The Food Safety and Standards Authority of India (FSSAI) has operationalised the maximum residue limit (MRL) for five pesticides used in tea. The five pesticides are emamectin, benzoate, fenpyroximate, hexaconazole, propiconazole, and quinalphos. A notification issued on April 27 mentions that the FSSAI had notified the draft FSS (Contaminants, Toxins and Residues) Amendment Regulations on August 20, 2020, relating to the revision of MRL of pesticides used in tea along with other crops and commodities.
The draft amendment regulations were in the process of inter-ministerial consultations, thus, the finalisation of these norms was likely to take some time, it said. However, based on representation received and considering the fact that five pesticides were widely used for tea crop protection and that the MRL of these pesticides were revised upwards on the basis of data through draft notification in 2020, the FSSAI decided to operationalise the MRL for these pesticides for tea. This was being pursued by producers and would be beneficial for the domestic market. Joydeep Phukan, secretary of Tea Research Association, said, “We have been pursuing this matter for the past three-four years. In 2018, the FSSAI came out with a notification which lowered the MRL for certain compounds which affected the industry. Some are old chemicals and there was no data. So, the CIBRC (Central Insecticides Board and Registration Committee) and FSSAI wanted the residue data.”
“We conducted trials for Quinalphos and a few other compounds and generated new data which was submitted in 2019. In 2020, a draft was notified, but it was not implemented.” Quinalphos is considered to be important for pest control under the integrated pest management programme. However, the Assam government recently prohibited the sale, distribution, and use of four insecticides, including quinalphos with relevance to tea cultivation for a period of 60 days. Arijit Raha, secretary general of Indian Tea Association (ITA), said the MRLs of the important plant protection formulations being revised to realistic levels from the erstwhile LOD (limits of detection) level would help the tea sector. But even as it brings relief to the domestic market, whether relaxing norms is beneficial for exports is being debated.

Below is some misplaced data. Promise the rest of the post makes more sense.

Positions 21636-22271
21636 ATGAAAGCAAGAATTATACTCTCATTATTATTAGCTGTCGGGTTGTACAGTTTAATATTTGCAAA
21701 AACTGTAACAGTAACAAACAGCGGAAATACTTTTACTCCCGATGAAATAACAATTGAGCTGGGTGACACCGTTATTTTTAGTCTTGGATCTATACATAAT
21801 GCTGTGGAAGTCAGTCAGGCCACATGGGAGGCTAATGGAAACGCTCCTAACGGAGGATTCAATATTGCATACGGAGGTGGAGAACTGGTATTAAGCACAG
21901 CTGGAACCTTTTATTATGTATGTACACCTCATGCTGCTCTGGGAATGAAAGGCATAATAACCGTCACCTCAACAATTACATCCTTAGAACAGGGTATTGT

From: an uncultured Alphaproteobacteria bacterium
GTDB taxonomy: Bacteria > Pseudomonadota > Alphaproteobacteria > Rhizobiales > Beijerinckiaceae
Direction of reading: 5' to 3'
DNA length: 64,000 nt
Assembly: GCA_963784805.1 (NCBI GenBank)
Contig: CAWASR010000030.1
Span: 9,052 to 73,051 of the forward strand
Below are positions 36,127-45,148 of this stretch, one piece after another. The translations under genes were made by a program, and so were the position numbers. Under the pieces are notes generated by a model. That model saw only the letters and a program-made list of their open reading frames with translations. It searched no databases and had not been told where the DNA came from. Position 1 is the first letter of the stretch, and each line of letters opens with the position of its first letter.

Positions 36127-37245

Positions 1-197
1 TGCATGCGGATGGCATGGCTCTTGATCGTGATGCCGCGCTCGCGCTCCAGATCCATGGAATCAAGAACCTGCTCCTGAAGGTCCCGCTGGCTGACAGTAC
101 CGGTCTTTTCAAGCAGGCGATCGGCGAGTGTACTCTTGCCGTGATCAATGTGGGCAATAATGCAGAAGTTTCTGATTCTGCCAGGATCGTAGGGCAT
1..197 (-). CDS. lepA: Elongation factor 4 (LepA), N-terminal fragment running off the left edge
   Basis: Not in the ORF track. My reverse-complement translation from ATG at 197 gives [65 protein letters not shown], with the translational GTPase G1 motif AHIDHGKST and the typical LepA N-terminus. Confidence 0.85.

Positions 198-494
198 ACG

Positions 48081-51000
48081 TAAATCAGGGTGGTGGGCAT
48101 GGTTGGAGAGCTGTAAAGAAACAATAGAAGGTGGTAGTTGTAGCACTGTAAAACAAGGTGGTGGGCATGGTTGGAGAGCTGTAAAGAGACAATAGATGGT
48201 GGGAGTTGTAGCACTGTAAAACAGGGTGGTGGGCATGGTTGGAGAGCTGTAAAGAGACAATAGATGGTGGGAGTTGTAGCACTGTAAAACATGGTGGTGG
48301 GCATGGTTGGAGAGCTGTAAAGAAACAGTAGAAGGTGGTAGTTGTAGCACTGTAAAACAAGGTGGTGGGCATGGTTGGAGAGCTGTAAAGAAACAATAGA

“We are worried about this notification because it will hamper exports,” Anshuman Kanoria, chairman of Indian Tea Exporters Association, said. “What is particularly worrying is that the level for hexaconazole has been raised where we were having a lot of rejections particularly from Japan,” Kanoria said. Indian tea exports got a boost in 2022 on the back of supply disruptions in Sri Lanka and inroads into newer markets. Compared to January to December 2021, export volume during January to December 2022 increased by 15.49 per cent from 196.54 million kg (mkg) to 226.98 mkg. Ajay Jalan, president of Tea Association of India, said the accepted residual levels in most of the countries for many of the pesticides that have been allowed is very low. ITA’s Raha, however, said each country has its own levels and exports need to conform to the changing needs of the importing country. “Of the total tea production of around 1,365.23 mkg in 2022, domestic consumption accounted for about 83 per cent. Himanshu Shah, chairman of M K Shah Exports, said producers were finding it difficult to control pests with limited application of pesticides and made representations to FSSAI which have been partly considered.
“It is a relief to producers for selling tea in the domestic market without issues from the FSSAI.” Rising temperature and prolonged dry spell due to climate change had led to widespread pest attacks, particularly in North India for a while, leading to revenue and crop loss on an annual basis. Shah, however, pointed out that the EU authorities would not recognise the amendments. “Those exporting to the EU, US, and many countries that are designing regulations around the EU norms, would have to remain compliant with the strict MRL norms.” M K Shah is one of the largest producers and exporters of orthodox tea. But Shah also said the norms in major export destinations for Indian tea were not so stringent. “It is largely the developed countries that have strict MRL norms.”
Source: Business Standard